ALLEN PARK - New Lions coach Rod Marinelli believes that winning doesn't just happen. It's the result of hard work, the correct attitude and -- perhaps most important of all -- good work habits and high standards.
If nothing else, he hopes to get that established in the Lions' first mini-camp of the spring.
"Very important," Marinelli said. "You may be running wind sprints and you get tired. You start coming apart when you're fatigued. It may be a little thing -- lining up behind the line before you run."
As far as Marinelli is concerned, there will be no fudging at the starting line. He wants no corners cut, no shortcuts taken. If the Lions are to have any chance at pulling out of a five-year swoon in which they have won only 21 games, it will start with the bottom.
"Everybody's behind the line when you blow the whistle," he said. "It's trying to do things right under duress, which our game is built on. You try to create that for them.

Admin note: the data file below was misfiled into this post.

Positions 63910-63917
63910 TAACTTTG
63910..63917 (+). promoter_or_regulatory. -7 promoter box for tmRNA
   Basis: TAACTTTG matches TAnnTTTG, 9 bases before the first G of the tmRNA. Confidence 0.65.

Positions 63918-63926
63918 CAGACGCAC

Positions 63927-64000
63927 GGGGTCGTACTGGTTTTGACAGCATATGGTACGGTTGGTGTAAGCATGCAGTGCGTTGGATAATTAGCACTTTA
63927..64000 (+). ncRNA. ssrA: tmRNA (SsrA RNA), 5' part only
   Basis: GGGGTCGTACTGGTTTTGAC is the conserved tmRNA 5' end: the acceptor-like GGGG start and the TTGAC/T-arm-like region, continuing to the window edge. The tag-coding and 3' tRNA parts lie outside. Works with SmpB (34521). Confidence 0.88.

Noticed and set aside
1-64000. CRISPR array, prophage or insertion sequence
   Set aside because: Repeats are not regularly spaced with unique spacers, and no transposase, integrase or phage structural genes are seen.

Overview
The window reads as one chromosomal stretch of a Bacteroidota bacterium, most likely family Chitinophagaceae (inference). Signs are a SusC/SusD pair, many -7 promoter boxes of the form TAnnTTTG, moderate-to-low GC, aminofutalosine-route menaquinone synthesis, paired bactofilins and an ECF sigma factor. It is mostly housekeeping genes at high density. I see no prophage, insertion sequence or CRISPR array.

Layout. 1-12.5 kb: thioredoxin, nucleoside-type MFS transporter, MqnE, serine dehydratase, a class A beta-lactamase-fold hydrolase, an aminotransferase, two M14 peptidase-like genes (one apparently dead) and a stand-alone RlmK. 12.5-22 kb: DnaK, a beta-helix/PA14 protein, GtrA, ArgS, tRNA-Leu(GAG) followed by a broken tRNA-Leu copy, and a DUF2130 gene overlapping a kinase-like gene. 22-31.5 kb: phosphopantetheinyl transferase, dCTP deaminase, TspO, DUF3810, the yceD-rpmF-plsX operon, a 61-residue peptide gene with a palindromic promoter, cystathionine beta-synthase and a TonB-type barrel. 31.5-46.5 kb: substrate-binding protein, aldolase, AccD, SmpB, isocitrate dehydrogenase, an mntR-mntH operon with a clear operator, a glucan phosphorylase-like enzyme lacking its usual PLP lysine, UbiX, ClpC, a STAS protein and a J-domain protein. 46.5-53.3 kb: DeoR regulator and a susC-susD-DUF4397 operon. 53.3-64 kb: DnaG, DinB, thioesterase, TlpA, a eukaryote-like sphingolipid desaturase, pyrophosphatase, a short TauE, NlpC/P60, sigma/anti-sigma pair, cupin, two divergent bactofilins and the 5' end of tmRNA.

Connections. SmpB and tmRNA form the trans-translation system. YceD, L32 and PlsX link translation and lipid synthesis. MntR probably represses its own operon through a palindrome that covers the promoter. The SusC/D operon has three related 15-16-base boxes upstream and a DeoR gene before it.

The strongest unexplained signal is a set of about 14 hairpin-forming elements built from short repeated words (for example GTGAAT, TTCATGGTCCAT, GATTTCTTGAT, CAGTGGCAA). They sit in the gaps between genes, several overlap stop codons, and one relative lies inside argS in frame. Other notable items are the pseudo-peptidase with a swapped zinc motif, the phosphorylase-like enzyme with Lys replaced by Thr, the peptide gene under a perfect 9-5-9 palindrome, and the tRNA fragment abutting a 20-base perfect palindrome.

"It's not what you're doing. It's not running the wind sprints. It's how you're running the wind sprints. That relates to the game. That's big to me. Then you get the habits you're trying to create."
Marinelli has been careful to avoid comparisons or criticism of previous coaching staffs but veteran NFL observers felt the Lions had become a soft, undisciplined team in recent seasons under former coaches Marty Mornhinweg and Steve Mariucci.
As a result, the team played soft and undisciplined football. Young players did not establish necessary work habits and the Lions wallowed through the past five seasons with records of 2-14, 3-13, 5-11, 6-10 and 5-11.
Before they can change the results, however, Marinelli will have to change the approach, and the voluntary three-day mini-camp will give the Lions their first taste of what to expect when they start camp in July.
QUOTE TO NOTE: "Losing is tough on every man, every person. Probably the fun part of the whole thing is fighting your way through all the losing, all the negativity, the unbelievers." -- Lions coach Rod Marinelli on the challenge of changing the culture of losing in Detroit